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Parson Potter and his wife was wonderfully pleased with it; used to sing it to the tune o' Iladdem. "But I was gwine to tell the one I made in relation to husband; it begins as follers :

He never jawed in all his life,

He never was onkind,-
And (tho’ I say it that was his wise)

Such men you seldom lind. (That's as true as the Scripturs; I never knowed him to say a harsh word.)

I never changed my single lot,

I thought’twould be a sin—

(though widder Jinkins says it's because I never had a chance.) Now 'tain't for me to say whether I ever had a numerous number o chances or not, but there's them 'livin' that might tell if they wos a mind to; why, this poitry was writ on account of being joked about Major Coon, three year after husband died. I guess the ginerality o’ folks knows what was the nature o’Major Coon's feelin's towards me, tho’ bis wife and Miss Jinkins does say I vied so ketch him. The fact is, Miss Coon fecis wonderfully cut up 'cause she knows the Major took her "Jack at a pinch,"—seein' he couldent get such as he wanted, he took such as he could get, but I goes on to say

I never changed my single lot,

I thought 'twould be a sin, --
For I thought so much o' Deacon Bedott.

I never got married agin.
If ever a hasty word he spoke,

His anger dident last,
But vanished like tobacker sonke

Afore the wintry blast.

And since it was my lot to be

The wife of such a man,
Tell the men that's after me

To ketch me if they can.

If I was sick a single jot,

He called the doctor in

That's a fact,—he used to be scairt to death if anything ailed me.

Now only jest think, --widder Jinkins told Sam Pendergrasses wise (she 'twas Sally Smith) that she guessed the deacon dident set no great store by me, or he wouldent a went off to confrence meetin' when I was down with the fever. The truth is, they couldent git along without him no way. Parson Potter seldom went to confrence meetin', and when he wa’n’t there, who was ther' pray tell, that knowed enough to take the lead if jusband dident do it? Deacon Kenipe hadent no gift, and Deacon Crosby hadent no inclination, and so it all come onto Deacon Bedott, -and he was always ready and willin' to do his duty, you know; as long as he was able to stand on his legs he continued to go to confrence meetin'; why, I've knowed that man to go when he couldent scarcely crawl on account o'the pain in the spine of his back. He had a wonderful gift, and he wa'n't a man to keep his talents bid up in a napkin,—so you seo 'twas from a sense o doty he went when I was sick, whatever Miss Jinkins may say to the contrary. But where was I ? Oh!-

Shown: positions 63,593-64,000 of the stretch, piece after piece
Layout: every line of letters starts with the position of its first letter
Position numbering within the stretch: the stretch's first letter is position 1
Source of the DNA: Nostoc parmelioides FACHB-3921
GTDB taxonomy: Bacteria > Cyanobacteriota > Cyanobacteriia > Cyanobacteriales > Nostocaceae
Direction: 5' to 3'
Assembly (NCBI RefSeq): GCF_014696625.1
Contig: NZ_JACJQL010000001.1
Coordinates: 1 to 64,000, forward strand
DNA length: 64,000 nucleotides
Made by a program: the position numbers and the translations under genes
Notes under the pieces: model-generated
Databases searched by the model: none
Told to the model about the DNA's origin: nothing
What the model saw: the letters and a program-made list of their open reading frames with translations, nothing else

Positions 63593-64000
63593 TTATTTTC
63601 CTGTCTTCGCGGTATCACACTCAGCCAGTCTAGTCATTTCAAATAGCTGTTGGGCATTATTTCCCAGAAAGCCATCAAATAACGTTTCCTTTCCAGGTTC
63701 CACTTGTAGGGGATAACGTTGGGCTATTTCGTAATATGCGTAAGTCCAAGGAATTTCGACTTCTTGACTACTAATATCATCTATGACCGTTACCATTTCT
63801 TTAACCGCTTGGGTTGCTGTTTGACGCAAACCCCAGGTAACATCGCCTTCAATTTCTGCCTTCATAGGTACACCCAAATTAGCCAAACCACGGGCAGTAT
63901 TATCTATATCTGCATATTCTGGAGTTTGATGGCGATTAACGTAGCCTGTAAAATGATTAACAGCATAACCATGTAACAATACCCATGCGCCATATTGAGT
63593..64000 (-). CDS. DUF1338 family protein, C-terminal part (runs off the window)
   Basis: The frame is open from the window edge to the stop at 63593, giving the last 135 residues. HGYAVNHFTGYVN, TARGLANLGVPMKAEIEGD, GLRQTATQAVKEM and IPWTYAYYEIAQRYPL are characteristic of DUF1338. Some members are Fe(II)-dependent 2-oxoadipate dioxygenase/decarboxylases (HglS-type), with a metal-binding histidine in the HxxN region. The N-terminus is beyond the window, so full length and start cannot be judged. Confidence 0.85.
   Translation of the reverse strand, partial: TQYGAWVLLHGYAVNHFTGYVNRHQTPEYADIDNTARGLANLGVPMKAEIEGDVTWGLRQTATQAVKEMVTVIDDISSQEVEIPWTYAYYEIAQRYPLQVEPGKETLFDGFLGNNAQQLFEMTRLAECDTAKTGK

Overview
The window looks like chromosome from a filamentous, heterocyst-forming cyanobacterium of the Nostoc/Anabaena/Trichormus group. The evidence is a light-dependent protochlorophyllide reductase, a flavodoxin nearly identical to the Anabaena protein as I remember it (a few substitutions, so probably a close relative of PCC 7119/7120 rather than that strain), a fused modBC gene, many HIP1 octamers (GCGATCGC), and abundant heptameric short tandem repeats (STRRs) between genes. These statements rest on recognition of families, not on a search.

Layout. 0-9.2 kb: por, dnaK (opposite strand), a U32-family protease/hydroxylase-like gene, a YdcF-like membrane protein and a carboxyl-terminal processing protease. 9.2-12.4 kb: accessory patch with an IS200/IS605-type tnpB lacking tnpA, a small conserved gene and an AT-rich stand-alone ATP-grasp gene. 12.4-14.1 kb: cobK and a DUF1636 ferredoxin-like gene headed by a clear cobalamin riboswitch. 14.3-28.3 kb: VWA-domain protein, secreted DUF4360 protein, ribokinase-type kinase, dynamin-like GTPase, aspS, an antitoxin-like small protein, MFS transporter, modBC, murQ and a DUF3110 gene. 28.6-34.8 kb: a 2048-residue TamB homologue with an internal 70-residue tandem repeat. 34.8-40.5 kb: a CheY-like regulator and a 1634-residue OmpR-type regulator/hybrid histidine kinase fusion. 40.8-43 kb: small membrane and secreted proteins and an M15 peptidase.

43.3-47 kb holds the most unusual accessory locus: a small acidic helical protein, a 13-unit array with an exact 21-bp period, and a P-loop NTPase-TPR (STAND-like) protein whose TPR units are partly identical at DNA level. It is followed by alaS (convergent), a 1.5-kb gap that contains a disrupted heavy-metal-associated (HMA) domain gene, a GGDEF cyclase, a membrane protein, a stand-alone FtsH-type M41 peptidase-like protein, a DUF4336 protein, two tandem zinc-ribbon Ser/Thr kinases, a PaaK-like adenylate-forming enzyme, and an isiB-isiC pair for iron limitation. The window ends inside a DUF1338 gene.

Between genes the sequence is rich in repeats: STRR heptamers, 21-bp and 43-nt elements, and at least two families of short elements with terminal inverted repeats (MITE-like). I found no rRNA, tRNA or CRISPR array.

If I was sick a single jot,

lie called the doctor in-
I sot so much store by Deacon Bedott

I never got married agin.

A wonderful tender heart he had,

That felt for all mankind, -
It made him feel amazin' bad

To see the world so blind.

Whiskey and rum he tasted notThat's as true as the Scripturs,—but if you'll believe it, Betsy, Ann Kenipe told my Melissy that Miss Jinkins said one day to their house, how't she'd seen Deacon Bedott high, time and agin! did you

ever! Well, I'm glad nobody don't pretend to mind anything she says. I've knowed Poll Bingham from a gal, and she never knowed how to speak the truth, besides she always had a pertikkeler spite against husband and me, and between us tew I'll tell you why if you won't mention it, for I make it a pint never to say nothin' to injure nobody. Well, she was a ravin’-distracted after my husband herself, but it's a long story, I'll tell you about it some other time, and then you'll know why widder Jinkins is etarnally runnin' me down. See, where had I got to? Oh, I remember now,

Whiskey and rum he tasted not, –

He thought it was a sin, -
I thought so much o' Deacon Bedott

I never got married agin.